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Diabetic Retinopathy & Treatment

Diabetic Retinopathy is the leading cause of new blindness among Americans under the age of 65, but for most patients, having access to early diagnosis and treatment can help prevent vision loss.

What is Diabetic Retinopathy?

Diabetic retinopathy refers to blood vessel damage of the retina caused by complications of diabetes that can lead to significant vision loss and blindness. This condition tends to appear and progress in phases that can be readily observed during routine diabetic eye examinations. These phases include:

  • Background Diabetic Retinopathy- The earliest phase of Diabetic Retinopathy is called Background Diabetic Retinopathy. With Type I Diabetes, Background Diabetic Retinopathy does not usually appear until 3-5 years after the initial diagnosis of the disease. With Type II background Diabetic Retinopathy may be observed at the time of the disease. Background Diabetic Retinopathy is characterized by the presence of “dot” and “blotch” hemorrhages and “microaneurysms” in the small blood vessels of the Retina. In many cases, Background Diabetic Retinopathy can occur without causing any disturbance to your vision. In general, Background Diabetic Retinopathy will not require treatment unless it progresses to a phase called Pre-Proliferative Diabetic Retinopathy, which indicates that your vision may be at risk.
  • Proliferative Diabetic Retinopathy- If left untreated, Proliferative Diabetic Retinopathy will result in a Vitreous Hemorrhage that can cause scarring and Retinal Detachment with significant loss of vision. Small blood vessels in the retina become weakened and narrow, blocking blood flow. When blood vessels close, they are no longer capable of carrying oxygen to the retinal tissue. In response to the lack of oxygen, the Retina compensates by growing new, but abnormal blood vessels-a process called neovascularization.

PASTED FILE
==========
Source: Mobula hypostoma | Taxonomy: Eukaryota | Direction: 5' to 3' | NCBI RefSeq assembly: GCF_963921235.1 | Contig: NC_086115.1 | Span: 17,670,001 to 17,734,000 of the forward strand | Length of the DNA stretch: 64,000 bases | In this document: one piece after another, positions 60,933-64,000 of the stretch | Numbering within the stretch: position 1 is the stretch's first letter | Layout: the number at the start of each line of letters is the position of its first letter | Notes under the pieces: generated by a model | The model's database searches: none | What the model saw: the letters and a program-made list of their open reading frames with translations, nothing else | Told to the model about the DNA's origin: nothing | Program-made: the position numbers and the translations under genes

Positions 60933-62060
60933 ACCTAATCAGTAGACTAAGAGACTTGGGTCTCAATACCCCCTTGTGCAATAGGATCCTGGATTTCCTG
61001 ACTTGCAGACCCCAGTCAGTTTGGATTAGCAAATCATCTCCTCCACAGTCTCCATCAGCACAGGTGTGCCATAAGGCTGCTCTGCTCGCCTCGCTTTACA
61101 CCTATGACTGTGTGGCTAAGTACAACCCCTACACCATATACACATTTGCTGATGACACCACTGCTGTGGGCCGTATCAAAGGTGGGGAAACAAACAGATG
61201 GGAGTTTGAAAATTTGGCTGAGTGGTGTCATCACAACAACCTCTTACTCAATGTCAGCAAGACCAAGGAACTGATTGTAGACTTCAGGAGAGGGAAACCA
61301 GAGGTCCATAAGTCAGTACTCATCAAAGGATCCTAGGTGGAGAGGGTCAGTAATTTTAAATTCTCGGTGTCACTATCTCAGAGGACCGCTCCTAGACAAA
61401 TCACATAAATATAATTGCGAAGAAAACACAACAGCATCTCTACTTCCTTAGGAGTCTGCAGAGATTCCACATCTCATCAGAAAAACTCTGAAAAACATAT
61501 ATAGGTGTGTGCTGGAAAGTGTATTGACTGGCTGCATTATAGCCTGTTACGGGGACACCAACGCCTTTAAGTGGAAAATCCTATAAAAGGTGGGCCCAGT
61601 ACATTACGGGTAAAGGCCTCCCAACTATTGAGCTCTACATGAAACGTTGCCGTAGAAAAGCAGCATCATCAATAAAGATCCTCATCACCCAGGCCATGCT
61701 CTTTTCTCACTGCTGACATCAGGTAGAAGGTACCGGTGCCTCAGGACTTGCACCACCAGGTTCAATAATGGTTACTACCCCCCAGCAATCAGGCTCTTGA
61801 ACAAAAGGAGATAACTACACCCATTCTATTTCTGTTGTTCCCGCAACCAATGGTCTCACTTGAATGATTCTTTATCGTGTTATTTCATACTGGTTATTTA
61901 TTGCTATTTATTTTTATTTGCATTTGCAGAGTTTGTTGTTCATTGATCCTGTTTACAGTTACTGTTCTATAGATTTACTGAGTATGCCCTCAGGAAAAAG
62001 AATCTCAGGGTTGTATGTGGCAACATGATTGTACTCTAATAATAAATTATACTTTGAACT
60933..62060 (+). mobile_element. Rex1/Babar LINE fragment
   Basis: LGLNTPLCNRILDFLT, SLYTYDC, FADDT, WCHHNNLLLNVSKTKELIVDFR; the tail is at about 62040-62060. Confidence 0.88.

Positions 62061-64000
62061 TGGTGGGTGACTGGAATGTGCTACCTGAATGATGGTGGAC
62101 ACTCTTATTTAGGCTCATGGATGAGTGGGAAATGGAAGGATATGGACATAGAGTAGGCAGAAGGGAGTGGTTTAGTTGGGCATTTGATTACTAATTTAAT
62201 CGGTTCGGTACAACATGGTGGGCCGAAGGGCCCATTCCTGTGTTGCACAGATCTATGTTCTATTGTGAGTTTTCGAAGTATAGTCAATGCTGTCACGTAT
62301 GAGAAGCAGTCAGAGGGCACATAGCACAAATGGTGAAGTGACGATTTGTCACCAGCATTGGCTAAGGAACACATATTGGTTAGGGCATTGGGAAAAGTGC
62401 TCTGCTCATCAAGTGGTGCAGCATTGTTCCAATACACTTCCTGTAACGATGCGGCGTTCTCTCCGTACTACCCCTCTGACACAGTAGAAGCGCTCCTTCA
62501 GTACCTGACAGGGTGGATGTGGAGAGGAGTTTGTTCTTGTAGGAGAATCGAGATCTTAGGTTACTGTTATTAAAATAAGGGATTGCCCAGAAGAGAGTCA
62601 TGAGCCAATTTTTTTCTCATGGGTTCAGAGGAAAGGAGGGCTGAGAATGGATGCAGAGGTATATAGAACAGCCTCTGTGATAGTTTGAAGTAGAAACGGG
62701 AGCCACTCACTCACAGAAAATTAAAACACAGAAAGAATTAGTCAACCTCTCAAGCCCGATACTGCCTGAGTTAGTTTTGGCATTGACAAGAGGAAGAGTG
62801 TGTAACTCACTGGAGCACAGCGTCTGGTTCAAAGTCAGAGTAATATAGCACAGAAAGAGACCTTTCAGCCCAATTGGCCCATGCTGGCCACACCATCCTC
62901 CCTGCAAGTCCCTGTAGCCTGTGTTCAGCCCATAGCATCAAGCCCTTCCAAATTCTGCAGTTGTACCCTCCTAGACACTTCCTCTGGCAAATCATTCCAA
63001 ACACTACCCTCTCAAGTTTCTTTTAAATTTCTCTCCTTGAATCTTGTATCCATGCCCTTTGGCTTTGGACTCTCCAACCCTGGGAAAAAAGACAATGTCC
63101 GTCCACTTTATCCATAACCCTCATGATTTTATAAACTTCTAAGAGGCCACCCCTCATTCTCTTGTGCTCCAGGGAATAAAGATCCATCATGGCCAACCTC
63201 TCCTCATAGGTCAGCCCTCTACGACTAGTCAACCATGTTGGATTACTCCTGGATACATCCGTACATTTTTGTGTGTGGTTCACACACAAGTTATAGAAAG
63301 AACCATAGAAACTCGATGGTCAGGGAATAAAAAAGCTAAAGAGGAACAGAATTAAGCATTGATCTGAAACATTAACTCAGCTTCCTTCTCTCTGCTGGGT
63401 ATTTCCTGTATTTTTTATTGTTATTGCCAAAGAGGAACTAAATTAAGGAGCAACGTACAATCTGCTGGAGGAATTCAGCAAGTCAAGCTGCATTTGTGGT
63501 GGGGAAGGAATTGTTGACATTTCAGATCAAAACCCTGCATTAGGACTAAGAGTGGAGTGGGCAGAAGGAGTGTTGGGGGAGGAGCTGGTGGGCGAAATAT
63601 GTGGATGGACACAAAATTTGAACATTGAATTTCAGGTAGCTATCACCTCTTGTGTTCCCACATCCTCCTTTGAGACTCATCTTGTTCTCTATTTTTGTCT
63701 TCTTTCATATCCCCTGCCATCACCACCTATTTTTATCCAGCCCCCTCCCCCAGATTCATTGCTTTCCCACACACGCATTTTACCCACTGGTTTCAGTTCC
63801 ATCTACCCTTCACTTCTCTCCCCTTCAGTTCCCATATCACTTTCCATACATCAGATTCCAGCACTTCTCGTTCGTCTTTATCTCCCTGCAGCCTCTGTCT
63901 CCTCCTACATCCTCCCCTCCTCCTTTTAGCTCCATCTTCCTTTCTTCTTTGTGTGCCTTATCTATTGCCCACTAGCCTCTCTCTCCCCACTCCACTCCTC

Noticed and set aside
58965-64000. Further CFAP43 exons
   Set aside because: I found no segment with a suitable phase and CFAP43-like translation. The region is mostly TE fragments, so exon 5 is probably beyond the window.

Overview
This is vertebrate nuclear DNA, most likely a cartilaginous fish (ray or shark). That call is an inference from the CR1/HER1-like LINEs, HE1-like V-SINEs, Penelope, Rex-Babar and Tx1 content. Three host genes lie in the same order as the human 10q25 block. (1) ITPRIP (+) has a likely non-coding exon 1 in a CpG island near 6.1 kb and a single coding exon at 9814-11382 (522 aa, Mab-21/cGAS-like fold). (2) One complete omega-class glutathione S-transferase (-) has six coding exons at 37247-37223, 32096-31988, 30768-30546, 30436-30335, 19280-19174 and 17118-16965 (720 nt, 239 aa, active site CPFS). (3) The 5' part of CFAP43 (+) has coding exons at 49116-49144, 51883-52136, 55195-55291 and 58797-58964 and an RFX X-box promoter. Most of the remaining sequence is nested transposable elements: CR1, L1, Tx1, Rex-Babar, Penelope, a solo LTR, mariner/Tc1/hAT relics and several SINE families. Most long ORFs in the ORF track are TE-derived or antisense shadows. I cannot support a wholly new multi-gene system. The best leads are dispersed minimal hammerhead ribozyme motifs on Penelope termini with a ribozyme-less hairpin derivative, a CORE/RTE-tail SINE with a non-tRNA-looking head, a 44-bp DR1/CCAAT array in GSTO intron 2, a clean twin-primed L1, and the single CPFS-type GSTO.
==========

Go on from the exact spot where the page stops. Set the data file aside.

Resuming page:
What Are the Signs and Symptoms of Diabetic Retinopathy?

Symptoms of diabetic retinopathy may include:

  • Floaters and flashers
  • Loss of color sensitivity
  • General vision blurriness
  • Dark areas in the visual field
  • Vision loss

Diabetic retinopathy can develop without symptoms. Individuals with diabetes must visit the eye doctor yearly to ensure asymptomatic conditions are diagnosed.

Can You Reverse the Effects of Diabetic Retinopathy?

Early detection and treatment are essential for preventing blindness in individuals with type 1 and type 2 diabetes. Damage done to the eyes by diabetic retinopathy is often permanent. This makes yearly visits to our office for routine screenings all the more important for individuals living with these disorders.

Treatment Options for Diabetic Retinopathy

Depending on the specific problems with your retina, treatment options include:

  • Injection of medications into the eye. Medications referred to as vascular endothelial growth factor inhibitors are injected into the vitreous of the eye using a topical anesthesia. They help stop the growth of new blood vessels and decrease fluid buildup. These injections will need to be repeated and in some cases, the medication is used with photocoagulation.
  • Photocoagulation is a laser treatment typically done in your doctor's office, that can stop or slow the leakage of blood and fluid in the eye. During the procedure, leaks from abnormal blood vessels are treated with laser burns.
  • Panretinal photocoagulation is a laser treatment typically done in-office, that can shrink the abnormal blood vessels. During the procedure, the areas of the retina away from the macula are treated with scattered laser burns. The burns cause the abnormal new blood vessels to shrink and scar.
  • Vitrectomy is a procedure that uses a tiny incision in your eye to remove blood from the middle of the eye (vitreous) as well as scar tissue that's tugging on the retina. It's done in a surgery center or hospital using local or general anesthesia.

While treatment can slow or stop the progression of diabetic retinopathy, it's not a cure. Because diabetes is a lifelong condition, future retinal damage and vision loss are still possible. Even after treatment for diabetic retinopathy, you'll need regular eye exams. 

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